Touchstones and Change

Benjamin Franklin said “When you’re finished changing, you’re finished.” And yet, we’re not always fans of change. Obviously, the Nettle Creek Gazette is changing (will I ever stop calling it the “Exponent”?). We live in a changing world and if we don’t change with it, we risk becoming irrelevant.

As important as change is, I’m missing what was an important part of the Gazette.

hagerstown-indiana-first-united-methodist-church-interior-1960s-postcard-ef065dc523dcd7641304941dbedf1704.jpg

I’ll get to the point: I miss 2 Chronicles 7:14 in the upper lefthand corner of my hometown weekly newspaper. “If my people who are called by my name humble themselves, and pray and seek my face and turn from their wicked ways, then I will hear from heaven and will forgive their sin and heal their land.”

To me it was a ‘touchstone”: a standard by which something is judged or recognized. Such as how we were reared in a family, or grew up in a well-grounded community. Like the light in the window when returning home, Mom in the kitchen and Dad nearby. The comfort

ing sense of home. One of the ways that I knew that all was well in my hometown was this Scripture as an ever-present cornerstone.

I took it for granted that it would always be there, because…why wouldn’t it be? And now, I miss it.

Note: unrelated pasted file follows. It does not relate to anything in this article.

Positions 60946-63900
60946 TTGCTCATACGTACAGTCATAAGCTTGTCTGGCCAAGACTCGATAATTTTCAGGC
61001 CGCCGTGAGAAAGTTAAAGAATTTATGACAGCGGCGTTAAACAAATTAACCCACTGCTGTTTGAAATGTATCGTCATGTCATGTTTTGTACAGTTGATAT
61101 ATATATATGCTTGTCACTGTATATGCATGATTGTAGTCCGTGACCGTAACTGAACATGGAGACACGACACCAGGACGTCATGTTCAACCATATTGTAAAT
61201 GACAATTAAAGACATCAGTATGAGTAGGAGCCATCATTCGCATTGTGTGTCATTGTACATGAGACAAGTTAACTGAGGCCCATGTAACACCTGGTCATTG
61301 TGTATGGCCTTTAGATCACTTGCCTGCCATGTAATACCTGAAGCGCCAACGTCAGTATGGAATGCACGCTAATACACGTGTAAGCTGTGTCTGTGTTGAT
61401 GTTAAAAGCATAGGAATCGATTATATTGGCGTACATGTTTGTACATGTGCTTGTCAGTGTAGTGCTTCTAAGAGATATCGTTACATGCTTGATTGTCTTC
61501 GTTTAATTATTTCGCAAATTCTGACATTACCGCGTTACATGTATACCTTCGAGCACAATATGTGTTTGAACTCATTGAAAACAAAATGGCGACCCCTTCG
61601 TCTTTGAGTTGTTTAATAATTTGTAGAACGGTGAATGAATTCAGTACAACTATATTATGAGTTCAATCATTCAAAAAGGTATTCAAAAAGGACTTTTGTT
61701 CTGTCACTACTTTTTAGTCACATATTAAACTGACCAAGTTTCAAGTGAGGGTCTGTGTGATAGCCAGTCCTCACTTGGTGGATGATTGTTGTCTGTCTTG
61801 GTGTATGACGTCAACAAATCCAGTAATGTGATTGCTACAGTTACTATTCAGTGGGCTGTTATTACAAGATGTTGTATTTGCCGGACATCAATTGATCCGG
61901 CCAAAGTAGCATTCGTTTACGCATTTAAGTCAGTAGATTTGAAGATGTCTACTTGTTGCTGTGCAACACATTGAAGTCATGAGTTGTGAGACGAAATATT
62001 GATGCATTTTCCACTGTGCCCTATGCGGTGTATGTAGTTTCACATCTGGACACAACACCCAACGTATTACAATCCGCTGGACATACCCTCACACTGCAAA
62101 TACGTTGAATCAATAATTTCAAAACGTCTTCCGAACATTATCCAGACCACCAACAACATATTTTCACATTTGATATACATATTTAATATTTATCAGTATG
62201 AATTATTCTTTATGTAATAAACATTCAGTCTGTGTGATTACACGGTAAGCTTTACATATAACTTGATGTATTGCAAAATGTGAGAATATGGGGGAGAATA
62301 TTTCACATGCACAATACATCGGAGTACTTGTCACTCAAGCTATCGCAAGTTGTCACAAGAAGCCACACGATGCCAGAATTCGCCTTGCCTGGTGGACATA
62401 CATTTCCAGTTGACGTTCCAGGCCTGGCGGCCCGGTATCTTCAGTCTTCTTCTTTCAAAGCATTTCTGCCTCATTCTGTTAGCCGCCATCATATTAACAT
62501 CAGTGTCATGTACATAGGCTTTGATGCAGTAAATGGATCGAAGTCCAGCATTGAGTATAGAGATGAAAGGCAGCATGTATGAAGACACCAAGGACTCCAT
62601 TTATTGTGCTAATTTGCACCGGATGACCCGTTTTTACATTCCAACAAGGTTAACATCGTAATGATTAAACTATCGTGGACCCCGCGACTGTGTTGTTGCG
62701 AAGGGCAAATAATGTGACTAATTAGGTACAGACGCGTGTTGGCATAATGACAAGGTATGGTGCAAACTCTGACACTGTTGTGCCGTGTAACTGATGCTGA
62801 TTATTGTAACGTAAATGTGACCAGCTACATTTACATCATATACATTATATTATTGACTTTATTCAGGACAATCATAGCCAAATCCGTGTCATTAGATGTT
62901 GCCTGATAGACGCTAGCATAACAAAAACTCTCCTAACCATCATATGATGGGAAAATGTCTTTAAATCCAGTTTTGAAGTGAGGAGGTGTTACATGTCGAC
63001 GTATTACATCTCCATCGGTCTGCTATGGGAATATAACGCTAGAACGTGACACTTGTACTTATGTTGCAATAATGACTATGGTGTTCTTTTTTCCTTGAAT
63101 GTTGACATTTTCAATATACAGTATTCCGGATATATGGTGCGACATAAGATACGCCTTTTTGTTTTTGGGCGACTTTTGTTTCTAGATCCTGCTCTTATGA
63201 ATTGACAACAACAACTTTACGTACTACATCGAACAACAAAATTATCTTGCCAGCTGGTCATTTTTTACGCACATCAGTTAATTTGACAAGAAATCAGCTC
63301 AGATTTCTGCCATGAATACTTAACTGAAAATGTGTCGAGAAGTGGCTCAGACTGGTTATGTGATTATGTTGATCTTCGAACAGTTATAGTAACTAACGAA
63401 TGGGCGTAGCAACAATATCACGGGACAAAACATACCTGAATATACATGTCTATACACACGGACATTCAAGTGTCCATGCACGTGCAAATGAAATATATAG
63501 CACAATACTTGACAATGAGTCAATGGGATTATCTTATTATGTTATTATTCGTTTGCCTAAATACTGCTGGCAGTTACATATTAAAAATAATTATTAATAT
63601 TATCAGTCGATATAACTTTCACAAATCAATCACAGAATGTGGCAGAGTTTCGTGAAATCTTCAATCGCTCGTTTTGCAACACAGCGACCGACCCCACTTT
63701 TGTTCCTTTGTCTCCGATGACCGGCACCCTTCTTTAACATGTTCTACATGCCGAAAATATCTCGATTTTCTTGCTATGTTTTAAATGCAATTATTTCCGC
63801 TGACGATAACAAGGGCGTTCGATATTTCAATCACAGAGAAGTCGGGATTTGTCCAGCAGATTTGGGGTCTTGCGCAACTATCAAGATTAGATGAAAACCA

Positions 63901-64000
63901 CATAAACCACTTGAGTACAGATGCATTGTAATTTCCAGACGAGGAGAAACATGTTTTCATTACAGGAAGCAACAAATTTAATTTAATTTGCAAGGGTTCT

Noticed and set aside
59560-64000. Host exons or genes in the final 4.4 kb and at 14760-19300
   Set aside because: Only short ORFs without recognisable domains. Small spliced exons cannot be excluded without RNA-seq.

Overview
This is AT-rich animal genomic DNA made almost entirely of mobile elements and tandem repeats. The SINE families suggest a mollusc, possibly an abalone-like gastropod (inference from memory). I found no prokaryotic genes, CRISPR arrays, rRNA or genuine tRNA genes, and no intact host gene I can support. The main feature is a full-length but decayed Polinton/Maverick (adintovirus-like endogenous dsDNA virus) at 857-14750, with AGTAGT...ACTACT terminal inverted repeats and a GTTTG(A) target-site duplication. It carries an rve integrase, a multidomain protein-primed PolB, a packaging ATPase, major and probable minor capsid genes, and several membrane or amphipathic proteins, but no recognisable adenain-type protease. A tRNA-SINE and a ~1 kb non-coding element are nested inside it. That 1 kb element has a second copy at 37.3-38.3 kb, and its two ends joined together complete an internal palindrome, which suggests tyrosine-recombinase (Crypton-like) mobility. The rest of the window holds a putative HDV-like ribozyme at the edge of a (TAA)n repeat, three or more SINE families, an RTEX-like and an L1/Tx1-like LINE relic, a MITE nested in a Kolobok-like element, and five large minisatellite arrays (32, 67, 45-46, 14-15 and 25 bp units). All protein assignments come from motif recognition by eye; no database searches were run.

It was the first thing I read when I received the Gazette and each week I tested my memory to recite it without looking. This Scripture connected me to my home community, the people of faith in Hagerstown, and reminded me from whence I came.

Now, I know that progress and change is necessary. I appreciate the Gazette’s efforts to create printed media that people will relate to and want to read. I applaud your efforts to take on this challenge.

But still…although this may seem silly to some, I am a little less grounded to who I was as a young lady who grew up in a little farm town in Indiana because an important ‘touchstone’ has disappeared.

I know it’s not always politically correct to openly show our faith. Previously, I always proudly shared that ‘my hometown paper’ wasn’t afraid to print Scripture on the front page. Now, I feel the loss and I’m just a little bit disappointed and sad.

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About richardandlisa

Richard is the photographer, typically. Lisa is the writer, typically. We've both been know to cross-genre...is that allowed?
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